“I am an unapologetic supporter of the use of police violence, even lethal force, but it has to be guided by the law, the standards of reasonableness and the U.S. Constitution. I have presided over clubbings, shootings, gassings, and other assaults by the police. I see violence as a key weapon in the police arsenal and trained cops in the full range of possibilities available to us.

"My only caveat is that the use of force has to be legally justified, measured, and appropriate, and that the weapons have to be in conformance with the law."

This is part of the Preface of Tony Bouza’s latest book, Expert Witness: Breaking the Policemen’s Blue Code of Silence, a volume of case files in which the former Minneapolis police chief, considered by most to be a maverick cop, remains a conscientious defender of ethics in policing – this, despite the statement above.

Those on the receiving end of police violence – especially serious advocates of reining in all police abuse – might dispute even this reasoning on its use in enforcing the law. And yet:

This is also the guy writing books and running around the country testifying against police abuse, abuse too often forgiven by chiefs, prosecutors, judges and juries, more often than not pitting the word of men (and some women) of color against cops known to their colleagues and other witnesses as “thumpers” or worse – killers – many willing to lie on reports and cover for each other, no matter how straight most of them may be – because the Blue Code of Silence is like the Mafia’s Black Hand: you never, but never fink on a fellow cop.

Multiply Rodney King times a million or more victims of out-of-control street muggings by uniformed police officers, unafraid of rolling cameras and cell phone videos, knowing the chances are somewhere in the neighborhood of 90% that the cops will get off, despite the visual evidence. Pictures don’t matter much when the public is scared to death – either of criminals or cops – and refuse to convict. The rare conviction usually means one’s network has failed him (or her – almost never her).

Tony Bouza’s years as a cop and his rebellious nature as chief lend him a certain cache of credibility as an expert witness in criminal and civil cases calling out his former brothers in blue for their arrogant excesses, similar to a few other ex-police officers, like author and retired Minneapolis supervisor, Mike Quinn. Quinn’s book, Walking with the Devil: The Police Code of Silence, like Bouza’s, depicts cops as dedicated law enforcement officers – until they lose it – and they lose it often, especially those in Minneapolis Police uniforms. But the criticism remains and some very broken heads and dead bodies have resulted in the name of “protecting and serving.”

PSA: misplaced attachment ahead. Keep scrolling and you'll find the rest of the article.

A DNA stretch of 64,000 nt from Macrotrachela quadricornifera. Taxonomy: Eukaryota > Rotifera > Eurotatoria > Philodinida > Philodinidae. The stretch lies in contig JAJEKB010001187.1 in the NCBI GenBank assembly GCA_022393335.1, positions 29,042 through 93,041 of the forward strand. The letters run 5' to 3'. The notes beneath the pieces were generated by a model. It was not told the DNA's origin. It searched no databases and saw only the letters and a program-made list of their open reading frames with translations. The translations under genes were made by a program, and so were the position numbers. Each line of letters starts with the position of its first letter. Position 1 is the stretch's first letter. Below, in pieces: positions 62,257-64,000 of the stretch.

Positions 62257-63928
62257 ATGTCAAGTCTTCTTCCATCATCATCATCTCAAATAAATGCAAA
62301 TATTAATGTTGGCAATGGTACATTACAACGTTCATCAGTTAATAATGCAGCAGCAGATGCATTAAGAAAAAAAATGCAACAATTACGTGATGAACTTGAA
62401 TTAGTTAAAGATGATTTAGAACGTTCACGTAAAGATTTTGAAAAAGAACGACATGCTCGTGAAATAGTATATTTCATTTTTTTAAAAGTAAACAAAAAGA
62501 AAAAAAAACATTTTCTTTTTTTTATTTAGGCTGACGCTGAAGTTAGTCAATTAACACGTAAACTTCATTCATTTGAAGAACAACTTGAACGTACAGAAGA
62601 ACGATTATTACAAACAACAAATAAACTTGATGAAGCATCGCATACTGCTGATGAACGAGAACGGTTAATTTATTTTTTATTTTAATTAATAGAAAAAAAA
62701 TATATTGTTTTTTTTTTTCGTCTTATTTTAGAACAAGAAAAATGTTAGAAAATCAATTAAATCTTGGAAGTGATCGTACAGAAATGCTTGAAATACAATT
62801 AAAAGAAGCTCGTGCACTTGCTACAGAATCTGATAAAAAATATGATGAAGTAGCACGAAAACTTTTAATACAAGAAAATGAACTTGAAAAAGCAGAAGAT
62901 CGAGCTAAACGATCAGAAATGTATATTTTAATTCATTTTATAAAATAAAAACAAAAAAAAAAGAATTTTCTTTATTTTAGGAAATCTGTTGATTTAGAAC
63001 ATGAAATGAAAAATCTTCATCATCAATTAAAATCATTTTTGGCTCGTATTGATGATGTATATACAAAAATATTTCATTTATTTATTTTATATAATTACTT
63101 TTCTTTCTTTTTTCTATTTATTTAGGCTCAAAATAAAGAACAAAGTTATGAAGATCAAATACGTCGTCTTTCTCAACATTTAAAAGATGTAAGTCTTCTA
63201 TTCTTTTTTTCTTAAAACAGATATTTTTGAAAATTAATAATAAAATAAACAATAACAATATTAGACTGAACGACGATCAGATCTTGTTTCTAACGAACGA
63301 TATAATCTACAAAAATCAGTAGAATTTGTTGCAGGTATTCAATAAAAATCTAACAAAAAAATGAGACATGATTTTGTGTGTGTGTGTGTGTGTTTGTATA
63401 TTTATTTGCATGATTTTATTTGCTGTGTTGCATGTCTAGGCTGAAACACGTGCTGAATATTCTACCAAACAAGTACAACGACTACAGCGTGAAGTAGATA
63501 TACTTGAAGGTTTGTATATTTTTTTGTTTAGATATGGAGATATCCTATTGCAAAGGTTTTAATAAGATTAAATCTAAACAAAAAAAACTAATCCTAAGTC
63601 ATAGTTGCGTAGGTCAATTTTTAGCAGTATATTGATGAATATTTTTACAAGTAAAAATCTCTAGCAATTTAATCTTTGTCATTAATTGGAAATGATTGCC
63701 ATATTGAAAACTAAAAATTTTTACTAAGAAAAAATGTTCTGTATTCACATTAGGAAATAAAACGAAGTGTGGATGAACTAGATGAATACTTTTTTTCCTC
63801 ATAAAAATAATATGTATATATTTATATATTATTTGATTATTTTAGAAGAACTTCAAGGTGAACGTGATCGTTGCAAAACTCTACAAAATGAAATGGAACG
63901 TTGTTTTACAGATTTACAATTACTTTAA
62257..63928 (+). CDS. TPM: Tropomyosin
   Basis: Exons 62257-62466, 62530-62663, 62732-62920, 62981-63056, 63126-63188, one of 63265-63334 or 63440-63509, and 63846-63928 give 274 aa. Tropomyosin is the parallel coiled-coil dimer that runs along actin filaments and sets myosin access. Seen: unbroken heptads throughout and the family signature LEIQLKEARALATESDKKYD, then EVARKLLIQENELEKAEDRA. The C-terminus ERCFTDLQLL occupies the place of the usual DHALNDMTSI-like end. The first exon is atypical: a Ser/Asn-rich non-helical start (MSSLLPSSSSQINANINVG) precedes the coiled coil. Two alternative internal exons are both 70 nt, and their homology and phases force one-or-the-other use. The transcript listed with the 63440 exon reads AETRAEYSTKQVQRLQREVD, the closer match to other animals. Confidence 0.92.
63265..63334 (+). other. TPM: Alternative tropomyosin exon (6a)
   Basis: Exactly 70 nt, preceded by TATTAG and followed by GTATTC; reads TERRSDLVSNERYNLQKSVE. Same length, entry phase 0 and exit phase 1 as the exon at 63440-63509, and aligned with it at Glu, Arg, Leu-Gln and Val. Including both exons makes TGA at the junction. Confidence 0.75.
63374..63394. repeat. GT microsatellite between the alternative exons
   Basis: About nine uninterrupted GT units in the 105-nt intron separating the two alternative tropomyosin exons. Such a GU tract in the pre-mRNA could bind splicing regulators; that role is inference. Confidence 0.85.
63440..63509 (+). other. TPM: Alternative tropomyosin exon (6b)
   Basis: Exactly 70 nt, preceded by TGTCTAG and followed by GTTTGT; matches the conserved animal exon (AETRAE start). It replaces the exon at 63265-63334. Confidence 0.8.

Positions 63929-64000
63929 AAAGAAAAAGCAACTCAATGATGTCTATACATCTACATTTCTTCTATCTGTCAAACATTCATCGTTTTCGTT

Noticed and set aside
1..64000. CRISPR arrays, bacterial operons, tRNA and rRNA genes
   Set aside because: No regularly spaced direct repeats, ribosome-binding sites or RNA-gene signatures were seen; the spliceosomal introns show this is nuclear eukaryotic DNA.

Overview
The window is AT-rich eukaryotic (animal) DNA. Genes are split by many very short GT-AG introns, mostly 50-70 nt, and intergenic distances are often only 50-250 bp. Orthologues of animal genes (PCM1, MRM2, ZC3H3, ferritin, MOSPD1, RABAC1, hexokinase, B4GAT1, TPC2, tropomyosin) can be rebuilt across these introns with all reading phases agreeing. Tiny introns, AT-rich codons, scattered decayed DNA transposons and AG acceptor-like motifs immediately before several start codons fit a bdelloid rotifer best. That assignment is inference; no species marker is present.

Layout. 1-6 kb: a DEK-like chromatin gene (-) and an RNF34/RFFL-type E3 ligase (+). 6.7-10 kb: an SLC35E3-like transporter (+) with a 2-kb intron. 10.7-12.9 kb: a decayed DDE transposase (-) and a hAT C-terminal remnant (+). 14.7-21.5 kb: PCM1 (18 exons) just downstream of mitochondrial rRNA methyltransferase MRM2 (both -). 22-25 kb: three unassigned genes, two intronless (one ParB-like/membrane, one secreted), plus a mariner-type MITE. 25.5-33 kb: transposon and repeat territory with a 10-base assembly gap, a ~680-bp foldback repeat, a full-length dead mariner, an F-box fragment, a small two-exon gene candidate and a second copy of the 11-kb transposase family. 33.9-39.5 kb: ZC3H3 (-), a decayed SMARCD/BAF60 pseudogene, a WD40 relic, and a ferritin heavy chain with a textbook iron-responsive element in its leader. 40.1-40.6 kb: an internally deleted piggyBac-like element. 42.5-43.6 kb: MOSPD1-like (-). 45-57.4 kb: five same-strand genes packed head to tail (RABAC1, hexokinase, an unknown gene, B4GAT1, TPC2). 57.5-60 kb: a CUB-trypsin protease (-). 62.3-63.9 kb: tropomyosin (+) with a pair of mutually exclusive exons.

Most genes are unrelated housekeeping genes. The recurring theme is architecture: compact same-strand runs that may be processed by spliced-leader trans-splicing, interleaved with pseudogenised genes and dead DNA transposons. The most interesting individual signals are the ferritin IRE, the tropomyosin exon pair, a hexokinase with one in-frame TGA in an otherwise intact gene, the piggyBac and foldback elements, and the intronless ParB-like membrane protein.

As MPR reporter Dan Olson suggested in his 2004 interview of Quinn: “If observing the code protects police, protects citizens and puts bad people away, isn't it at worst, harmless and at best, beneficial?” Quinn says no. He says the code changes the police motto "protect and serve" to "convict and incarcerate." It encourages police to take the law into their own hands, because they know there's little chance their wrongdoing will be exposed by other officers.

‘Then we start having problems," Quinn says, "because then we start seeing that it's OK to start kicking in doors without warrants, that it's OK to make that drug arrest without really seeing them drop the drugs.’”

But that may only be the half of it. The very notion of such codes bespeaks a corrupting culture that may give a false sense of security to those who stay away from criminality or even legal dissent, but get in the face of any officer, and you will find the most innocent of democratic values may mean nothing to the uniform in front of you, one accompanied by a very large gun, a baton and a can of pepper spray.

TTT’s Andy Driscoll talks with a returning Tony Bouza, now author of some twelve books, about his latest, Expert Witness: Breaking the Policemen’s Blue Code of Silence.

Former Minneapolis Police Chief Tony Bouza

CORRECTION: The Guest List was missing for Primary Contenders for Ramsey County District Judge TTT MON. Aug 2:

Remember - TTT now airs  9:00 AM Mondays on KFAI FM 90.3 Minneapolis (and Westend St. Paul) or 106.7, St. Paul. Stream us online at www.KFAI.org (or click on the banner to your right). Podcasts will be up as soon as we can post them following the show.

On August 2nd, another large group of candidates seeking that rare open judicial seat that, absent a governor’s appointment to fill the vacancy, will actually elect a new judge to succeed retiring Ramsey County District Court Judge Michael Monahan. We will hear from several of those candidates. Of the nine candidates appearing on the ballot, two will emerge as top vote-getters to move on to the November 2nd General Election. But, important as this should be to all of us who care about having our voices reflected in election results, we may miss this contest altogether.

This week's GUESTS (in alphabetical order):